Evil oil barons have given the Indians one day to vacate their land. The Indian chief tells his braves to kill the first white man they see. Buster shows up chasing a butterfly. Later he keeps moving the stake to which he is tied and at which he is to be burned. He becomes one of the tribe and helps them with their fight. Written by
Ed Stephan <firstname.lastname@example.org>
Cheated of their land grant by unscrupulous white men, the members of an Indian tribe vow to murder THE PALEFACE who next enters their village - and here comes butterfly collecting Buster...
Keaton delivers more elaborate chase sequences in this slightly racist, but still very funny, little film. Once again, some of Buster's stunts make the viewer wonder what kept him from busting his neck. Big Joe Roberts plays the beefy Indian Chief.
Born into a family of Vaudevillian acrobats, Buster Keaton (1895-1966) mastered physical comedy at a very early age. An association with Fatty Arbuckle led to a series of highly imaginative short subjects and classic, silent feature-length films - all from 1920 to 1928. Writer, director, star & stuntman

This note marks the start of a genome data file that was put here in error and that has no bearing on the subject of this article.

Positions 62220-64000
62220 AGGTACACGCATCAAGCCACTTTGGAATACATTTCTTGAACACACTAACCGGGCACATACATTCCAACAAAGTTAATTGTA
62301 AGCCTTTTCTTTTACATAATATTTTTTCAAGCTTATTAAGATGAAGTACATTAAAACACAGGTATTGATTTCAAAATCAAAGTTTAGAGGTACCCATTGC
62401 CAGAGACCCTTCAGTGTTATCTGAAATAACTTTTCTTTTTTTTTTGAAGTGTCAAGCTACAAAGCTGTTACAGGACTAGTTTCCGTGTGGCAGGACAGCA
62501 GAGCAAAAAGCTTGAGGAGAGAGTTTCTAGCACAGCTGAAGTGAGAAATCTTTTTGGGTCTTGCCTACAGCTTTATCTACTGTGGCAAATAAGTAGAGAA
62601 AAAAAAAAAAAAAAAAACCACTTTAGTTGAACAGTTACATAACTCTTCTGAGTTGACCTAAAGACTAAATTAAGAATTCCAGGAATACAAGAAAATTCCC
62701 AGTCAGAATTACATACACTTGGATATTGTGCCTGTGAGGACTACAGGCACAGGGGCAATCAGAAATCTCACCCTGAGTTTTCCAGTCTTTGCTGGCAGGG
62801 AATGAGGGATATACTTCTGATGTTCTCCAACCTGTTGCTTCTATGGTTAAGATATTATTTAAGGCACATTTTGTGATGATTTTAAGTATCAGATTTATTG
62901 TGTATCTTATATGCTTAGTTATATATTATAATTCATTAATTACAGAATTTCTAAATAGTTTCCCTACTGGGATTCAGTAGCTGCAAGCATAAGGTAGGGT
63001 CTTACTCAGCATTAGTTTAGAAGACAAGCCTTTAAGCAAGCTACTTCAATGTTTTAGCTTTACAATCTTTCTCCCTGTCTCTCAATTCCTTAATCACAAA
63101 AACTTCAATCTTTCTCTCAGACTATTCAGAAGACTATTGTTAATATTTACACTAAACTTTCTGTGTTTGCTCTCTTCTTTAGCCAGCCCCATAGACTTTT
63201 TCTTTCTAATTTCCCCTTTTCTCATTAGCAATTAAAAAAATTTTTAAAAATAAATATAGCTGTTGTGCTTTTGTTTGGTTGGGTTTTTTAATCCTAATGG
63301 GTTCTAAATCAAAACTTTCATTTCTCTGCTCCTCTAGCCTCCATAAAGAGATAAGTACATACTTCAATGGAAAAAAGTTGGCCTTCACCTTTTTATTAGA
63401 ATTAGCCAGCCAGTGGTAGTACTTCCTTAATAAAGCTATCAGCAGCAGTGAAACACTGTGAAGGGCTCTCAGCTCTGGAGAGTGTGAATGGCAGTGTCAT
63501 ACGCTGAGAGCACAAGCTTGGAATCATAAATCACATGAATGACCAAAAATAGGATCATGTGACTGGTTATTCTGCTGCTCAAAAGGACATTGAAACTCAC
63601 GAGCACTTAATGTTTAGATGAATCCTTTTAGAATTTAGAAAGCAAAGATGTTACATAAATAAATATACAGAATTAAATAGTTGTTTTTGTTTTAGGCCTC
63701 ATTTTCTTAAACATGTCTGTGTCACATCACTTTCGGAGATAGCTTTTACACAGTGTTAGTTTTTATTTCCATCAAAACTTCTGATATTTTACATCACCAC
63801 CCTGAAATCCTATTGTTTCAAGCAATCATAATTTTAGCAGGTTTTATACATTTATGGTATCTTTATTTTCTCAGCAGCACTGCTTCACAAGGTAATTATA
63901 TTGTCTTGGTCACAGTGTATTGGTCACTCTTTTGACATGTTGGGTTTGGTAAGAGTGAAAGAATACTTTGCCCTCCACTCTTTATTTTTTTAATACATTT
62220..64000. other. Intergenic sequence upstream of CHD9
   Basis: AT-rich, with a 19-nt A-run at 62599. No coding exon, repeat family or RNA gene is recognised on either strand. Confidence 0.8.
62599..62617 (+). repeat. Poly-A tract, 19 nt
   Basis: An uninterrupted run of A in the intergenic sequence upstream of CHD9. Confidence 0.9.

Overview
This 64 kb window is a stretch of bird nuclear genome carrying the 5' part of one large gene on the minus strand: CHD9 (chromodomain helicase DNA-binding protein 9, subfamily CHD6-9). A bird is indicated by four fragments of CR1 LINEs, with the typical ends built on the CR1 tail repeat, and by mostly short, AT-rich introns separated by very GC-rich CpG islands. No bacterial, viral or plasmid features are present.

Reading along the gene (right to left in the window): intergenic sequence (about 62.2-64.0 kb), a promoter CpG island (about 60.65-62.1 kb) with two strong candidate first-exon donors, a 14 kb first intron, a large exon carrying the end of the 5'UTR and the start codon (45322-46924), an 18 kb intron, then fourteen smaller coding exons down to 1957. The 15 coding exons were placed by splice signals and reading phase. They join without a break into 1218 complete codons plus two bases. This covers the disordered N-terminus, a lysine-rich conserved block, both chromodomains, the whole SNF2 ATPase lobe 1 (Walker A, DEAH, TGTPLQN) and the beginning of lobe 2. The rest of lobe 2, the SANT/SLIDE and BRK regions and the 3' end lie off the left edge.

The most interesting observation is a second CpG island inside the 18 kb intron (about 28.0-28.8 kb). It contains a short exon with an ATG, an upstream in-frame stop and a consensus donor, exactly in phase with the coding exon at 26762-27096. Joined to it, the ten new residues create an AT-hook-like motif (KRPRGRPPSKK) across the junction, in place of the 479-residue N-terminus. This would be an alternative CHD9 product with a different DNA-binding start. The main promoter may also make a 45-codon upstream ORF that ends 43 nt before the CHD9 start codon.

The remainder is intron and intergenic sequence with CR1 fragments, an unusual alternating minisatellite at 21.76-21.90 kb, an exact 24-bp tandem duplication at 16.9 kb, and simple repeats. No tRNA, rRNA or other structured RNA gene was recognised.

Buster could do it all and his intuitive genius gave him
almost miraculous knowledge as to the intricacies of film making and of what it took to please an audience. More akin to Fairbanks than Chaplin, Buster's films were full of splendid adventure, exciting derring-do and the most dangerous physical stunts imaginable. His theme of a little man against the world, who triumphs through bravery & ingenuity, dominates his films. Through every calamity & disaster, Buster remained the Great Stone Face, a stoic survivor in a universe gone mad.
In the late 1920's Buster was betrayed by his manager/brother-in-law and his contract was sold to MGM, which proceeded to nearly destroy his career. Teamed initially with Jimmy Durante and eventually allowed small roles in mediocre comedies, Buster was for 35 years consistently given work far beneath his talent. Finally, before lung cancer took him at age 70, he had the satisfaction of knowing that his classic films were being rediscovered. Now, well past his centenary, Buster Keaton is routinely recognized & appreciated as one of cinema's true authentic geniuses. And he knew how to make people laugh...
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